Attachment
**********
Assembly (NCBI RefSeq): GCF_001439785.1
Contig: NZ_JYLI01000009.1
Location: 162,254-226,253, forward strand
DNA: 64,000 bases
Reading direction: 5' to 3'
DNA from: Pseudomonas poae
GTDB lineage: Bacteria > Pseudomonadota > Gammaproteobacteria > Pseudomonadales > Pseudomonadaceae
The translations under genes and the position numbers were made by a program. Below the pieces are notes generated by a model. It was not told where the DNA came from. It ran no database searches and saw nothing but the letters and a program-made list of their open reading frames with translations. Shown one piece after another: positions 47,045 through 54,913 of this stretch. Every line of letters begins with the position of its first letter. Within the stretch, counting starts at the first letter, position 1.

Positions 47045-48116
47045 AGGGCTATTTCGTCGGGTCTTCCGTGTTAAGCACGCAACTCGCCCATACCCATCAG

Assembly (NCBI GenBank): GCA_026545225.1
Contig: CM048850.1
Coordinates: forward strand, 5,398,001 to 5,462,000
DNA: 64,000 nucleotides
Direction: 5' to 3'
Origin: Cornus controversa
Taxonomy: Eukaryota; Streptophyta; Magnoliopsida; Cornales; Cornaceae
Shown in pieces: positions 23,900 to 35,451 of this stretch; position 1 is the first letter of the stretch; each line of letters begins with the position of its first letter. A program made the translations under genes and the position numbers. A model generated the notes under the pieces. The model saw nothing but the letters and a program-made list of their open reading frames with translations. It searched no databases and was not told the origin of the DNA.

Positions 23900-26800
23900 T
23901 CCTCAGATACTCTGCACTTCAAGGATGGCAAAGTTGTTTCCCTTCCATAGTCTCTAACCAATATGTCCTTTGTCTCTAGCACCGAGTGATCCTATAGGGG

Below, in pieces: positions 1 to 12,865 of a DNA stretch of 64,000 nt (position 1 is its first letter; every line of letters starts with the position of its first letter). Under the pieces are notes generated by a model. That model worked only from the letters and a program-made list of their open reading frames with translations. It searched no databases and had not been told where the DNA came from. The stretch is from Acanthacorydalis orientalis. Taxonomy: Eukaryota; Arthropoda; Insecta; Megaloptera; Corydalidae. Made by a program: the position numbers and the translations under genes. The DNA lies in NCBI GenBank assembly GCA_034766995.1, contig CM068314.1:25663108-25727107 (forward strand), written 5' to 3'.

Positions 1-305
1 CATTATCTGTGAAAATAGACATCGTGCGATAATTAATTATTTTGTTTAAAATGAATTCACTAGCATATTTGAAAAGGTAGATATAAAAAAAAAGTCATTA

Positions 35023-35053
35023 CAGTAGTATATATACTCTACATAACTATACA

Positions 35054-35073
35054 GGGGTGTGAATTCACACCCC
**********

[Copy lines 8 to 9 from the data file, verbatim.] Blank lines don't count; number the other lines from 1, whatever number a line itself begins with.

The translations under genes and the position numbers were made by a program. Below the pieces are notes generated by a model. It was not told where the DNA came from. It ran no database searches and saw nothing but the letters and a program-made list of their open reading frames with translations. Shown one piece after another: positions 47,045 through 54,913 of this stretch. Every line of letters begins with the position of its first letter. Within the stretch, counting starts at the first letter, position 1.

Positions 47045-48116